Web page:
Recently, the news came out that Walmart and other companies that are part of the Merchant Customer Exchange (MCX) consortium would be blocking mobile payments from Apple Pay, Google Wallet, and others. The reason for doing so was obviously that MCX has its own mobile payment system, CurrentC, coming next year; but, Walmart's defense of its decision shows just how clueless the company really is.
Here's what Walmart told Business Insider
on the matter:
There are certainly a lot of compelling technologies being developed, which is great for the mobile-commerce industry as a whole. Ultimately, what matters is that consumers have a payment option that is widely accepted, secure and developed with their best interests in mind. MCX member merchants already collectively serve a majority of Americans every day. MCX's members believe merchants are in the best position to provide a mobile solution because of their deep insights into their customers' shopping and buying experiences.
Sounds fairly reasonable at first pass. Obviously consumers want a payment option that is "widely accepted" and "secure". But, here are the troubles with the statement:
- There are only 54 merchants who are part of MCX, and approximately 110,000 locations that will accept CurrentC. On the other hand, Apple Pay is currently available at 220,000 locations, and Google Wallet is accepted anywhere that takes MasterCard PayPass, a number somewhere close to 500,000 retailers in the US with plenty more coming as the changeover to EMV happens by October of 2015.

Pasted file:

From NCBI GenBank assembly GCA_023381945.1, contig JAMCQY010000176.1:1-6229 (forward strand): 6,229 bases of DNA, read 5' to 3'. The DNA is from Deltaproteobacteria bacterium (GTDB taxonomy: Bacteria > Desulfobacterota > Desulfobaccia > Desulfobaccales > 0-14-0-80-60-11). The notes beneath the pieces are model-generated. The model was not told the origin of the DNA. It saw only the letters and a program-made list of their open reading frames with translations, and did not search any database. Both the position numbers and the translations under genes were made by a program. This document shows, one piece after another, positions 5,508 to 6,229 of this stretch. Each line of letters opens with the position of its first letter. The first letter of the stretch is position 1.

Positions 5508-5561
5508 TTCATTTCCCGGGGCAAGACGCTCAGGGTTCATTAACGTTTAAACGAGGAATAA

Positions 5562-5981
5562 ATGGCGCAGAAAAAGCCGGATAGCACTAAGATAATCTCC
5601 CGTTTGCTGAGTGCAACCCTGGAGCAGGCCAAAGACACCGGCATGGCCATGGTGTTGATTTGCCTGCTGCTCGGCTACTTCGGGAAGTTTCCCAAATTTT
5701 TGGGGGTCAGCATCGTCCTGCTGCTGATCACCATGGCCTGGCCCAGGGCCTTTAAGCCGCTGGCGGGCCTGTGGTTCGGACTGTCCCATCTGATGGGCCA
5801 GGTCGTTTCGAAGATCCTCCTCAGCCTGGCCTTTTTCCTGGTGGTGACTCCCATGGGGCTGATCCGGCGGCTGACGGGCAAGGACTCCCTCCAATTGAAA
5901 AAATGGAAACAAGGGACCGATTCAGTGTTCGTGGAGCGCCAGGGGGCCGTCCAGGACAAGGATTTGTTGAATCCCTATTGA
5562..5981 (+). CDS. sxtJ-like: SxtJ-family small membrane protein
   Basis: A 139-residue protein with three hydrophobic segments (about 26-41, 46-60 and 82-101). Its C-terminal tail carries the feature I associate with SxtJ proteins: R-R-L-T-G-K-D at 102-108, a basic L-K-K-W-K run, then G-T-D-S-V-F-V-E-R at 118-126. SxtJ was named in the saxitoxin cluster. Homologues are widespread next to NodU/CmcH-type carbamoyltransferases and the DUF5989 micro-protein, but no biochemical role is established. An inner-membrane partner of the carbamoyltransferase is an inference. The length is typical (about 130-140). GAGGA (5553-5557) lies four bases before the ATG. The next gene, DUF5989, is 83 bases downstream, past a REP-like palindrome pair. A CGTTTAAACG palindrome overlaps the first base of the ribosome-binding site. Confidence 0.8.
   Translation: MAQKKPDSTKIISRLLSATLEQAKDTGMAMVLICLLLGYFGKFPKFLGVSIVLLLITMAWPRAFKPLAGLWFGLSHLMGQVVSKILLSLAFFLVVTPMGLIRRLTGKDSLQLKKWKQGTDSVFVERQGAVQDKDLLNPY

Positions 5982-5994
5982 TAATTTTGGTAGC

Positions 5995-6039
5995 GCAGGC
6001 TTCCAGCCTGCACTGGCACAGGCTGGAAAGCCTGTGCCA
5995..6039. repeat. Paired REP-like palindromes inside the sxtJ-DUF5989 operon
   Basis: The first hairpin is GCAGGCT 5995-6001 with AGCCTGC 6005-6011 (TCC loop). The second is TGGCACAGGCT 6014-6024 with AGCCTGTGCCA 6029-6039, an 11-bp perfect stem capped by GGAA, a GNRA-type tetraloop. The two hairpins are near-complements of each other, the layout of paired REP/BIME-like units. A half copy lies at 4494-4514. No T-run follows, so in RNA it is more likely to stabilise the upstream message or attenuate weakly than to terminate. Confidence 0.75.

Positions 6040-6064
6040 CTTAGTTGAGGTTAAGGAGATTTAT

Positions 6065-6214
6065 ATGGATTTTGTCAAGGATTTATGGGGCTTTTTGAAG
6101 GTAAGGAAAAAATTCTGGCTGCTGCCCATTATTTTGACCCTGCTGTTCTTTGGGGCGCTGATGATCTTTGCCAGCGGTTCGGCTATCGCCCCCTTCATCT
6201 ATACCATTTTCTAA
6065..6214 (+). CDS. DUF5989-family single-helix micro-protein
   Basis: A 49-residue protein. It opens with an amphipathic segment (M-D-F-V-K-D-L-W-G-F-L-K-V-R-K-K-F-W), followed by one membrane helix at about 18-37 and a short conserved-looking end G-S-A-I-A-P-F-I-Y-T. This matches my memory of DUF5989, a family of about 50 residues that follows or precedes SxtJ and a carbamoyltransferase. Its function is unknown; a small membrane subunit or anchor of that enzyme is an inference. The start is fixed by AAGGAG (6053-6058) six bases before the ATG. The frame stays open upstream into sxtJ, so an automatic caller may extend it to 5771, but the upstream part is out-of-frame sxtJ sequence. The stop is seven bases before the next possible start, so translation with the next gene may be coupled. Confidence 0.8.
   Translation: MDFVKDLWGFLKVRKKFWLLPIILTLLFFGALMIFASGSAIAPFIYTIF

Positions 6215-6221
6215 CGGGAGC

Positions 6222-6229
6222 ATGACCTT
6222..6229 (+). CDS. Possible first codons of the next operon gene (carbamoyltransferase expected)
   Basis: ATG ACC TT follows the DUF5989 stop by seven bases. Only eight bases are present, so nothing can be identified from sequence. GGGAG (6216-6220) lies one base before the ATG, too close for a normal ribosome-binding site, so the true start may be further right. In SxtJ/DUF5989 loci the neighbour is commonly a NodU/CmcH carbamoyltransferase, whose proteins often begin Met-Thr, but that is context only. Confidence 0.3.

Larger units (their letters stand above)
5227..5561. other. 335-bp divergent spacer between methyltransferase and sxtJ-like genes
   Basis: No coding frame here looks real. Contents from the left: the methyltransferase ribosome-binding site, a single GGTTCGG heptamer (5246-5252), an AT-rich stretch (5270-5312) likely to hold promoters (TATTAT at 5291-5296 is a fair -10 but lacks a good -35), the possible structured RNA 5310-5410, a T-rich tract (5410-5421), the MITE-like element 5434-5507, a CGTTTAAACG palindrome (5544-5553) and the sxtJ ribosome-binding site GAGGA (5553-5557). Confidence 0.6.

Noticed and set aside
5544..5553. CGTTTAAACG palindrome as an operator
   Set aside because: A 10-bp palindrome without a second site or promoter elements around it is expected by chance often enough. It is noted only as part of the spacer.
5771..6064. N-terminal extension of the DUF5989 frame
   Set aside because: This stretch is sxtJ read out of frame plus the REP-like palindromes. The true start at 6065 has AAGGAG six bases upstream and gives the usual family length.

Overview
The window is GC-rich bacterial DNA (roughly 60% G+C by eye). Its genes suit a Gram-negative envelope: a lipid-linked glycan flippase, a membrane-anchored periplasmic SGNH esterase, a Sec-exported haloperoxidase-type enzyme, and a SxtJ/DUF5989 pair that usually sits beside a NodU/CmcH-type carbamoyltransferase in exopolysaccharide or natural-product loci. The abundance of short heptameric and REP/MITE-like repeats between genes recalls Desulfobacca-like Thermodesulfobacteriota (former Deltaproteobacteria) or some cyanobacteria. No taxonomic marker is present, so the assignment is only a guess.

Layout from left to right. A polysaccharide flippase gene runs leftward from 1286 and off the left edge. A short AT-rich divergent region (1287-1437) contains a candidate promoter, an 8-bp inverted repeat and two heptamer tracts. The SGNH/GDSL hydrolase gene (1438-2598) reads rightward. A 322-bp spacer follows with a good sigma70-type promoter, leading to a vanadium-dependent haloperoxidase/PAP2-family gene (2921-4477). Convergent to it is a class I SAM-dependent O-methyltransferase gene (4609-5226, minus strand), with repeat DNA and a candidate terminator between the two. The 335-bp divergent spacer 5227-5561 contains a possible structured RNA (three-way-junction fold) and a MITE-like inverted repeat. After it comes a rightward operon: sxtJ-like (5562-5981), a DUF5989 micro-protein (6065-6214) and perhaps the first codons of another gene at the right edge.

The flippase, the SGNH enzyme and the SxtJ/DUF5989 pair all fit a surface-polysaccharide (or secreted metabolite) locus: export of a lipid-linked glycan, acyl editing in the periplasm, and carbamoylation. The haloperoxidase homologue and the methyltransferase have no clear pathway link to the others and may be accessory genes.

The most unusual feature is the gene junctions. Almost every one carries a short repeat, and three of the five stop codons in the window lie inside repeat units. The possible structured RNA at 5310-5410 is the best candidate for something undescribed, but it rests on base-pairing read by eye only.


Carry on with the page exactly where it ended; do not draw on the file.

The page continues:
- Given that breakdown, it's hard to see how Walmart makes the leap to say that MCX merchants "serve a majority of Americans", unless what that means is that the majority of MCX customers are American (grammatically, this reading is plausible.)
- NFC payments in general are seen as very secure, and Apple Pay is especially so because of the TouchID fingerprint scanner.
All in all, it seems hard to imagine that MCX and CurrentC will last all that long, if it ever even makes it to market. MCX isn't trying to take on just Apple or Google really; it is also trying to take on MasterCard and Visa, who are spearheading the move to EMV. Given that MCX has no banks on its side, no clear release window for CurrentC, and a mobile payment method based on QR codes, it seems like a losing proposition.
Although, word has it that even Walmart has no delusions of winning this fight. Supposedly, Walmart CEO Lee Scott said that he doesn't care if CurrentC is successful "As long as Visa suffers."